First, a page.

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Difference between Tropical Storm and Hurricane

Difference between Tropical Storm and Hurricane

Tropical storms and hurricanes are all too common during the summer months in the United States. However, many people may not know the difference between a tropical storm and a hurricane. This blog post will help to explain the difference.

What is Tropical Storm?

Tropical storms are intense low-pressure weather systems that form over warm ocean waters. Tropical storms usually have winds of at least 39 miles per hour and can bring heavy rains, storm surge, and flooding to coastal areas. Tropical storms can quickly intensify into hurricanes when they reach winds of 74 miles per hour or more.

Tropical storms typically form between May and November in the Atlantic Ocean, Gulf of Mexico, and Caribbean Sea. Tropical storms can also form in the Eastern Pacific Ocean and Central Pacific Ocean. When a tropical storm threatens a coastline, it is important to heed the warnings of local officials and take steps to protect yourself and your property. Tropical storms can cause major damage and loss of life, so it is important to be prepared before they strike.

What is Hurricane?

Hurricane is a type of tropical cyclone, which is a generic term for a low-pressure system that generally forms in the tropics. A typical hurricane includes strong winds and heavy rain. Hurricanes are categorized according to their strength and potential damage. For example, a Category 5 hurricane has wind speeds greater than 156 mph and can cause severe damage, while a Category 1 hurricane has wind speeds between 74-95 mph and is considered relatively weak.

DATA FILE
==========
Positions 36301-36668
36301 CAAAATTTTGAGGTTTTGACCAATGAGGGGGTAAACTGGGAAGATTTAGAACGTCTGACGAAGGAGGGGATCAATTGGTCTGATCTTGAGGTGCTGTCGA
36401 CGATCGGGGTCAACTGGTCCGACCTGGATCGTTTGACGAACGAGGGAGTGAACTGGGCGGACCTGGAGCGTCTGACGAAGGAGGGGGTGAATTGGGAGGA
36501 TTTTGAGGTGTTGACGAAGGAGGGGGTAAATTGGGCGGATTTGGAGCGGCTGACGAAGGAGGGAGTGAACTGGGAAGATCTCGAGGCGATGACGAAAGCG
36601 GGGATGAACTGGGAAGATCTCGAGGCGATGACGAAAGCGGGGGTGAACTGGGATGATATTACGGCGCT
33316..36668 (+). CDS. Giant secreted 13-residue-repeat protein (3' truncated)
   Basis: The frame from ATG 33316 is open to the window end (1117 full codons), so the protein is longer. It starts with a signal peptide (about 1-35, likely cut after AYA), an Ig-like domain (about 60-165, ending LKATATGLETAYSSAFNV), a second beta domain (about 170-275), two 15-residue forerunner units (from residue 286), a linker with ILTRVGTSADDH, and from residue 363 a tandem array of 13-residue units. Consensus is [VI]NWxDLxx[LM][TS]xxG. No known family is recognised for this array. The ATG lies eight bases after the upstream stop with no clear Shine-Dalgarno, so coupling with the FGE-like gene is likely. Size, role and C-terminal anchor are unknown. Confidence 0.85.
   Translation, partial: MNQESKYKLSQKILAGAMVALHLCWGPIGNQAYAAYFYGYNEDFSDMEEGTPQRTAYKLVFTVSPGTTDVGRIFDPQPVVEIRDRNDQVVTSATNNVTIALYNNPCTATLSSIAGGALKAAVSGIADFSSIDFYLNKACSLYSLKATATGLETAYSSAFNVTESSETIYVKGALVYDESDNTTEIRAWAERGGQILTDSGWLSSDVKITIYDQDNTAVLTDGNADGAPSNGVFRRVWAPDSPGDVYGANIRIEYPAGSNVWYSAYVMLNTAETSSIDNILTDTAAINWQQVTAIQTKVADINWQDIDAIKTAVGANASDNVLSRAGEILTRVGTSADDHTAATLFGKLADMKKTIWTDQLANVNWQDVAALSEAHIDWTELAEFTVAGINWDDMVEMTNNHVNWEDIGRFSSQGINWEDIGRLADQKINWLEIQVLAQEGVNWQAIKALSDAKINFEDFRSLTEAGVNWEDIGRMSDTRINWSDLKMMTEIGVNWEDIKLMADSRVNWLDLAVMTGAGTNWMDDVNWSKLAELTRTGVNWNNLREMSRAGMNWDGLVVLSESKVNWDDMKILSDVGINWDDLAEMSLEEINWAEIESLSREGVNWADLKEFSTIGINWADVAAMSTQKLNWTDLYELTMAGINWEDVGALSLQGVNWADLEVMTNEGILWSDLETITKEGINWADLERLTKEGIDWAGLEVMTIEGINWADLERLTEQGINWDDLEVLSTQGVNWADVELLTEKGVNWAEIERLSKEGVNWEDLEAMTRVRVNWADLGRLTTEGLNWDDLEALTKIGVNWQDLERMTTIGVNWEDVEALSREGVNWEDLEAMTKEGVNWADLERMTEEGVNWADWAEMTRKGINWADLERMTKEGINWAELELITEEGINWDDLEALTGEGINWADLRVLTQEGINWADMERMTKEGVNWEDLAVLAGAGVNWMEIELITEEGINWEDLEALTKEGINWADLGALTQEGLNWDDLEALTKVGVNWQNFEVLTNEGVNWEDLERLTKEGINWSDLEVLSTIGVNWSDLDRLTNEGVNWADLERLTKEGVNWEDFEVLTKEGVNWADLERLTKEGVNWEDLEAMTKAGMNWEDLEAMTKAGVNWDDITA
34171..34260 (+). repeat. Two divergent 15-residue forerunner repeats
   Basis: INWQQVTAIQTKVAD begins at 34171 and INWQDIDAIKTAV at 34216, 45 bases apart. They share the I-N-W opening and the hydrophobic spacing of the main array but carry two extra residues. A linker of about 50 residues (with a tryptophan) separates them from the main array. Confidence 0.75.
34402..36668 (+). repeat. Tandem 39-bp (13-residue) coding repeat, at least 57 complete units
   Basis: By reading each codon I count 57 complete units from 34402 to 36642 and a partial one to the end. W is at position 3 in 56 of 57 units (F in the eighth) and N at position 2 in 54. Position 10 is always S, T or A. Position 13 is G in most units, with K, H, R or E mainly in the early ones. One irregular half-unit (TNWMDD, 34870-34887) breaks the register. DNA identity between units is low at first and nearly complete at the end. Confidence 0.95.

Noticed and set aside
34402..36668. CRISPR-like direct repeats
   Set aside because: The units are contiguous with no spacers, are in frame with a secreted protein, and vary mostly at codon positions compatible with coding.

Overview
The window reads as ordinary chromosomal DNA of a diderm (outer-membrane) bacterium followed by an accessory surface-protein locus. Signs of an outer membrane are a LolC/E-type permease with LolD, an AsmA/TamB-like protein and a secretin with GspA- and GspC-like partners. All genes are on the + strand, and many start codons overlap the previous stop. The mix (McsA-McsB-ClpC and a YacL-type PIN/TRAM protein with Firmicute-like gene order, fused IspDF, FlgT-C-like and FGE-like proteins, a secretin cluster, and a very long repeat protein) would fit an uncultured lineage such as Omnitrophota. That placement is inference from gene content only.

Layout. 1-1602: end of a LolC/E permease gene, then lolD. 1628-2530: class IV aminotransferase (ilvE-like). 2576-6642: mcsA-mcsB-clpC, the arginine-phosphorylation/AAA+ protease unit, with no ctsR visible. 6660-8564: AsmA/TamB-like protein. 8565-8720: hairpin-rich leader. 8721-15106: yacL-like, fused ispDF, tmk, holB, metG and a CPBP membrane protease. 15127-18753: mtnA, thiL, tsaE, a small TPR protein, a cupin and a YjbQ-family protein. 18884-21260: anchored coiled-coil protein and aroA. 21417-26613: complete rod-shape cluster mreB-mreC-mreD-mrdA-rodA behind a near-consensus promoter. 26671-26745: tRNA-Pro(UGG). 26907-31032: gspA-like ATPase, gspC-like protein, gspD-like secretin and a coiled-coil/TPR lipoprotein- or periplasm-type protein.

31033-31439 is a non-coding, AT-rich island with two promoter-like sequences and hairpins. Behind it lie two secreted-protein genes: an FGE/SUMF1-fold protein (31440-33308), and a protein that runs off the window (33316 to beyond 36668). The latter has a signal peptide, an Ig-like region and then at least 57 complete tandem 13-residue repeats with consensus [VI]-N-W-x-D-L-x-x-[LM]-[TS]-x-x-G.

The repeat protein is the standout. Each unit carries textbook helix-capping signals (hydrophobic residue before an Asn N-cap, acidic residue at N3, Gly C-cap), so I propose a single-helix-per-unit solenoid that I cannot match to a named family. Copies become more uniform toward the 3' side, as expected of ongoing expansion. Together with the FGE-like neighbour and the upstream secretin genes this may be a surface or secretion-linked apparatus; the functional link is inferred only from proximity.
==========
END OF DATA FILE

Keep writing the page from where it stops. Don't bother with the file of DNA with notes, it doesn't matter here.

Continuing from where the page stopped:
Hurricane season typically runs from June to November, with the peak months being August and September. Hurricane often results in damage to coastal areas, as well as inland regions if the storm surge reaches them. In addition, hurricanes can cause power outages and flooding. As a result, it is important to be prepared before hurricane season begins.

Difference between Tropical Storm and Hurricane

Tropical storms and hurricanes are both intense low-pressure systems that form over warm ocean waters. Tropical storms typically have maximum sustained winds of 39 to 73 mph, while hurricanes have maximum sustained winds of 74 mph or higher. Hurricanes also tend to have much more destructive potential, with heavy rains, large waves, and strong storm surge flooding. Tropical storms can often turn into hurricanes as they move over warm water and gain strength. As a result, it’s important to take Tropical Storm warnings seriously and be prepared for the possibility of a hurricane.


A tropical storm is a weather system that has winds speeds of 39-73 mph. If the wind speeds increase to 74 mph or more, it is classified as a hurricane. Although they share some similarities, there are key differences between tropical storms and hurricanes. For one, a hurricane is much more powerful than a tropical storm. Additionally, while both can cause damage to property and people, hurricanes are more likely to do so.

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